Tim Chesterton has been teaching Christian Basics courses since 1997. Currently, St. Margaret’s runs three Christian Basics courses a year, two on weeknights and one on a Friday night and Saturday; the courses are four sessions long, and are designed for inquirers, for new Christians, for new church members, for long-time members who need a refresher course in the basics, and for baptismal candidates or parents bringing children for baptism.St. Margaret’s also runs a six-session follow-up course, Growing and Living as a Christian, designed to help people who have accepted the invitation to become followers of Jesus and who want help on the next step in their journey.
The material from these two courses has recently been published as Starting at the Beginning (Anglican Book Centre, 2004). Bishop Victoria Matthews says, “I especially recommend this book for seekers and those wondering what becoming more serious about the Christian faith would mean.”
Harold Percy adds, “The time has long since come for the church to reclaim its primary ministry of making disciples—intentional followers of Jesus who are learning to live to the glory of God. For congregational leaders who want to help people grow into spiritual maturity, this book will be a helpful tool.”
Tim is excited to make the material in Starting at the Beginning available to a wider audience through the Institute of Evangelism, so that more congregations can begin to create and teach their own Christian Basics program. He is able to offer two slightly different weekend workshops.The first workshop simply presents the Christian Basics course within that time frame. This leaves participants to work out how they might create a similar course for their own context. Some prefer this approach.
The second presents the Christian Basics workshop but also gives guidance about how to run Christian Basics courses in a parish setting. Tim’s parish experience has been in small congregations in the ‘Family’ and ‘Pastoral’ size categories, but the principles are applicable to all sizes of congregations.
Tim is no longer available as an Associate of the Institute. Please contact the Director, John Bowen for help teaching Christian Basics.
By Tim Chesterton and Greg McMullin
Two clergy, one in St. John, New Brunswick, the other in Edmonton, Alberta, describe how they have written their own courses, making creative use of already existing materials, and adapting them to the local situation. The results have been profoundly encouraging.
How did you come up with this program?
Tim: Like many Anglican clergy, I spent years preparing parents for the baptism of their children in ineffective ways. I desperately wanted these parents to keep coming to church, and so I would hammer away at the solemn obligation they were making before God and his church. Looking back on this now, I wonder why it never occurred to me that this was not particularly compatible with my commitment to share the Good News of God’s free gift of salvation, rather than the demands of the Law!
My practice was revolutionised in the mid-1990’s when I first encountered Harold Percy’s “Christian Basics” course. I quickly saw that the course would be very effective as a baptismal preparation tool: it made a lot more sense to proclaim the Gospel to people than to bludgeon them with the baptismal promises!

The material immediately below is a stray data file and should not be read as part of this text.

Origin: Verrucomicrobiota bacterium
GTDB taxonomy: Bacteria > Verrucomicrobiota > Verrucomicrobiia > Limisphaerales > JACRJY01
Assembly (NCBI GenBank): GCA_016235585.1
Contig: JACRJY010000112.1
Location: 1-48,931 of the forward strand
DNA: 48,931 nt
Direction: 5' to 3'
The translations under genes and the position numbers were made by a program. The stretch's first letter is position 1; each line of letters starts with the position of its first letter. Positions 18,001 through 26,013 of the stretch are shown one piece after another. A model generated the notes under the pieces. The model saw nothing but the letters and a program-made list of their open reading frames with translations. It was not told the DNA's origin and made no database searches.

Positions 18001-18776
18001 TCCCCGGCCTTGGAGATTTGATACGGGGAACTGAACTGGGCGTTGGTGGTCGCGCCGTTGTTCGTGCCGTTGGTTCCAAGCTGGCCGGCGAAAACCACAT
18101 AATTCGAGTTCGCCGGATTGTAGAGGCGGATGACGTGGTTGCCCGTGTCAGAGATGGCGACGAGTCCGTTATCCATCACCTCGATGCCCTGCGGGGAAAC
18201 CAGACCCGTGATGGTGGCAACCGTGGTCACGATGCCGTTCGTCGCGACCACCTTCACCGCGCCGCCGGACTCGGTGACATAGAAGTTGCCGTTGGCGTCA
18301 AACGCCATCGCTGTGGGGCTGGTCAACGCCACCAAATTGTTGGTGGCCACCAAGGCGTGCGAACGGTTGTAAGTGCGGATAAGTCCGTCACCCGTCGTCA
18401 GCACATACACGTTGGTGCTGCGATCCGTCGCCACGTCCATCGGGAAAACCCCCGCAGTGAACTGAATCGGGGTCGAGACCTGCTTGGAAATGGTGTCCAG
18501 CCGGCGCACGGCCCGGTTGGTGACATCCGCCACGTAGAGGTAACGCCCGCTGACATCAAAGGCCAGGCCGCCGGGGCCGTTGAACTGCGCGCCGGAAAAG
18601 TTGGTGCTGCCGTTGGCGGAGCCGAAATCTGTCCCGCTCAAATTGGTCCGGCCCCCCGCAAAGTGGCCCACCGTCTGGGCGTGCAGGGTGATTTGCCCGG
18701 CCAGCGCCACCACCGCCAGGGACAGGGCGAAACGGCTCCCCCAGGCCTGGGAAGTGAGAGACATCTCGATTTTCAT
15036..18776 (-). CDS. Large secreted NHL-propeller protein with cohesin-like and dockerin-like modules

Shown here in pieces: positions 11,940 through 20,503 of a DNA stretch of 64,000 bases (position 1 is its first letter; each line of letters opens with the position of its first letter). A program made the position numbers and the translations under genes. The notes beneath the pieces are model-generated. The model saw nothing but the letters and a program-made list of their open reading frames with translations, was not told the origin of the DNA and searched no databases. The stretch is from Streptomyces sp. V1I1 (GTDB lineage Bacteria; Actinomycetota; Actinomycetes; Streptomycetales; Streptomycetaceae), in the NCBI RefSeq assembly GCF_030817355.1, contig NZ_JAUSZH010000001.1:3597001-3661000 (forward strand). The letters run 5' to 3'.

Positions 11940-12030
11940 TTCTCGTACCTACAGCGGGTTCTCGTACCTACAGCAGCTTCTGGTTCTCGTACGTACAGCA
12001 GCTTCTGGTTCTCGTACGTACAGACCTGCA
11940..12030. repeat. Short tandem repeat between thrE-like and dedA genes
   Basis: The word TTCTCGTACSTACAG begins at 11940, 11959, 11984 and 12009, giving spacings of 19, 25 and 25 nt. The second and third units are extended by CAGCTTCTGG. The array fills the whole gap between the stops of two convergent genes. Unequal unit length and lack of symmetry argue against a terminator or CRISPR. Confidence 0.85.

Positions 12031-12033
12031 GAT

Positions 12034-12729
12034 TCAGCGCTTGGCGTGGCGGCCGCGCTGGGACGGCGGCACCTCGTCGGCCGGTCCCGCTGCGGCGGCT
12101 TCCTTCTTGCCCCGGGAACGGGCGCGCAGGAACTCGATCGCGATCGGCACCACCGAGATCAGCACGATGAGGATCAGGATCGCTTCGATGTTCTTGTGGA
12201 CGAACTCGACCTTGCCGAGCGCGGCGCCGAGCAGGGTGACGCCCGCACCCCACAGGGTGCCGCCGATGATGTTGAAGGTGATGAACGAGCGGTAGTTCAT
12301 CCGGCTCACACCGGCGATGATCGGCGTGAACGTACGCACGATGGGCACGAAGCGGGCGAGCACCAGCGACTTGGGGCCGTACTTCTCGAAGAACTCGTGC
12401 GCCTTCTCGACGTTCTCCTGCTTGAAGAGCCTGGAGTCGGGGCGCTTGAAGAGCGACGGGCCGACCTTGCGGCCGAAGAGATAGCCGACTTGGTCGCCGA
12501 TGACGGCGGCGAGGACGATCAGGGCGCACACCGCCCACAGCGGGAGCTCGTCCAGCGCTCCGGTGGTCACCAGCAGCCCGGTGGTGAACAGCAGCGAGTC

I also saw the potential of the course for many other people–the spiritually curious, new believers, lifelong Anglicans who had never experienced a personal connection with God, not to mention long-time Christians who needed a refresher course. And so I began to adapt the course, adding in material from other sources, such as Nicky Gumbel, Rico Tice, John Bowen, the Emmaus program, and others.
Greg: It’s always exciting to see newcomers in the pews and to be approached by people seeking baptism, confirmation or marriage. The first question that always comes to my mind is, “How can we as a church provide these people with an opportunity to explore what it means to be a Christian?” And, secondly, “What are some of the basics they need to know if they ‘sign up’ to become disciples of Jesus?” For me, as a parish priest, these are the two most compelling concerns. Hence, after months of gathering materials and ideas, I drafted my own program.
Who is the course for?
Tim: We require all baptismal candidates (or parents of baptismal candidates) to attend it. But we also encourage newcomers, inquirers and long-time members to take the course.
Greg: Although newcomers are encouraged to attend, the course is open to all–anyone wanting to investigate Christianity, or those wanting to revisit the basics of the Faith.
How is the course structured?
Tim: In the past four years, “Christian Basics” has become a central feature of our parish life. We run the course twice a year, in the Fall and in Lent, and a follow-up course called “Growing and Living as a Christian” at least once a year. We are not a large congregation and so our courses tend to be small–six to eight participants sitting around a table together. This makes our presentations much more interactive than would be the case in a larger setting, and it encourages a deeper sense of community within the group.
Greg: A typical New Beginnings evening is held on a Sunday evening. We set it up like this:
7:00 p.m. Meet and greet.
7:15 p.m. Presentation
8:00 p.m. Small Group Discussion
8:30 p.m. Wrap-up
8:45 p.m. Home
Because much of the information presented builds upon previous presentations, we ask those who register to do their best to come each Sunday evening, so that they will get “the big picture”.
What is the content of your introductory course?
Greg: Our first course, “New Life in Christ,” consists of five parts: